The researchers’ plan was to let the groups think they were alone for a week, and then put them in competition with each other. But the boys were way ahead of the game: they discovered each other, began highlighting group differences, and provoking each other. Within a short time the experiment took on a life of its own, progressing from verbal threats towards an all-out war that the researchers had to break up.
The experiment vividly demonstrated how, even without differences in race, religion, age, or culture, humans think in terms of group identity. Even when five strangers get stuck in an elevator for half an hour, they become a group.
When given the opportunity, humans form groups based on similarity. As early as nursery school, Harris reminds us, children are attracted to others like themselves. “In grade school, children who are good friends are likely to be of the same age, sex, and race, and to have similar interests and values.”
Yes, children associate with those who aren’t similar to them — but only when the social group is small. Once the group becomes big enough, children automatically segregate themselves into same-age, same-sex, same-race, and same-interest subgroups. This happens in both traditional societies and modern societies — much to the chagrin of progressive parents shocked by the regressive attitudes of the children they’ve so carefully reared with modern values.
“Socialization” is not something that’s done to children, Harris argues, it’s something children do to themselves. Whether we call it peer pressure (most relevant in childhood) or the natural desire to conform (most relevant in adolescence), human groupishness is real and powerful. We want to be more like our own group members and less like other group members. And all children intuitively make the distinction between their world — the world of children — and the world of parents.
Here we arrive at the heart of Harris’s argument. No matter whether we’re talking about early or modern societies, children consistently value, imitate, and learn from their peer group. While parents form important one-on-one relationships with their children — relationships that hopefully last a lifetime — their influence simply cannot compete with the long-run power of the peer group.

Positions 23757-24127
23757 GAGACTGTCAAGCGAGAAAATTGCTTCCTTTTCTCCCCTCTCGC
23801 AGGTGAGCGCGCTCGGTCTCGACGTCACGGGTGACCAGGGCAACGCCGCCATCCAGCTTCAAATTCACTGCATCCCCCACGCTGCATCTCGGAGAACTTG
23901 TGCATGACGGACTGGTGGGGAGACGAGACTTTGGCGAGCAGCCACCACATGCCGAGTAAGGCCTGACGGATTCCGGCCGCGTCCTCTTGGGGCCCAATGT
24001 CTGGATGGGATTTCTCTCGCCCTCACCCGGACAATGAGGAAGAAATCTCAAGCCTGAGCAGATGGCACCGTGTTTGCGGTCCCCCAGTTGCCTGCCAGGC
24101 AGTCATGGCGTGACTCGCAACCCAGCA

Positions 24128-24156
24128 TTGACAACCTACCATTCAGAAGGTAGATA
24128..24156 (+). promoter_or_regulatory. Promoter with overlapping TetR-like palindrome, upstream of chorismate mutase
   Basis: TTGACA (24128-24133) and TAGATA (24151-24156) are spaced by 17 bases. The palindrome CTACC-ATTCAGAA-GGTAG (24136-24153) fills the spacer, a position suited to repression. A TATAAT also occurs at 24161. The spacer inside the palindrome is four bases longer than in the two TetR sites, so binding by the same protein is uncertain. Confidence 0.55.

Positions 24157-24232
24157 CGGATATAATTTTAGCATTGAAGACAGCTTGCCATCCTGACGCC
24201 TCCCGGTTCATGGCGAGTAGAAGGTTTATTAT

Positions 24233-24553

School Groups and Unschool Groups
So where does this peer-based cultural transmission and character-shaping take place? For most kids, it’s school.
School’s where those second-generation immigrant kids learn the language that their parents could never teach them. That’s where deaf children learn deaf culture. And it’s where the children of British aristocrats learn to act like proper aristocrats.
In the twentieth century it was typical for upper-class British boys to spend the first 8 years in the care of nannies, the next decade in exclusive boarding schools, and very little time actually with their fathers — yet at age 18 they’d come home speaking and acting just like those upper-class father. Harris breaks it down for us:
The boys who went to those fancy boarding schools didn’t get their aristocratic accents from their nannies, who tended to be of lower-middle-class origins, or from their governesses, who might have been Scottish or French. They didn’t get their accents from their brief and impersonal interactions with their parents. They didn’t get them from their teachers, who were unlikely to be of the manor born. They got them from each other. The accents were passed down from the older boys to the younger ones, generation after generation, at schools like Eton, Harrow, and Rugby. Other aspects of upper-class British culture — the stiff upper lip, the stern sense of moral rectitude, the refined aesthetic tastes — were passed along in the same way. These boys didn’t get their culture from their father’s little lectures on fortitude and fitness. They got it in the same place their father got his.
Of course, genetics accounts for much of the father-son similarity, as Harris has already informed us. The other half comes from the peer group at school.
Sir Anthony Glyn, one such Brit raised in this fashion, reflected candidly on this process:
“The object of [school],” Glyn reported, “is not to learn anything useful or indeed to learn anything at all. It is to have the character and mind trained, to have the right social image, and to make the right friends.”
In other words, Glyn’s school experience was about signaling, not skill-building — just as it is today.
Schools are obviously places of cultural transmission. What does this mean for young people who go to tiny schools, highly alternative schools, or no school at all?
Harris’ message seems to be: No matter the nature of your kids’ peer group, it will profoundly shape them. The kids who surround your kids matter — so choose them well. And to a lesser but still significant effect, your kids teachers matter, because they have the power to shape entire groups of kids. So choose them well, too.
The Nurture Assumption offers just a few concrete pieces of the advices, and this is one of them. Know who your kids spend their time around. Know their character and culture. While you may not be able to directly instill values in your kids — because your membership in the parent club will always make you persona non grata — you can certainly choose your kid’s neighborhood, their play buddies, and their school group (or homeschool group)...at least until they’re teenagers and begin socializing more independently.
In this advice I detect a stamp of approval for alternative schools, self-directed learning centers, homeschooling co-ops, and any other small, transparent learning community where you stand a good chance of knowing what kind of people — both peers and non-parental adults — are shaping your children. Fortunately, such communities can be found across North America (and increasingly across the world), products of our the golden age of Self-Directed Education.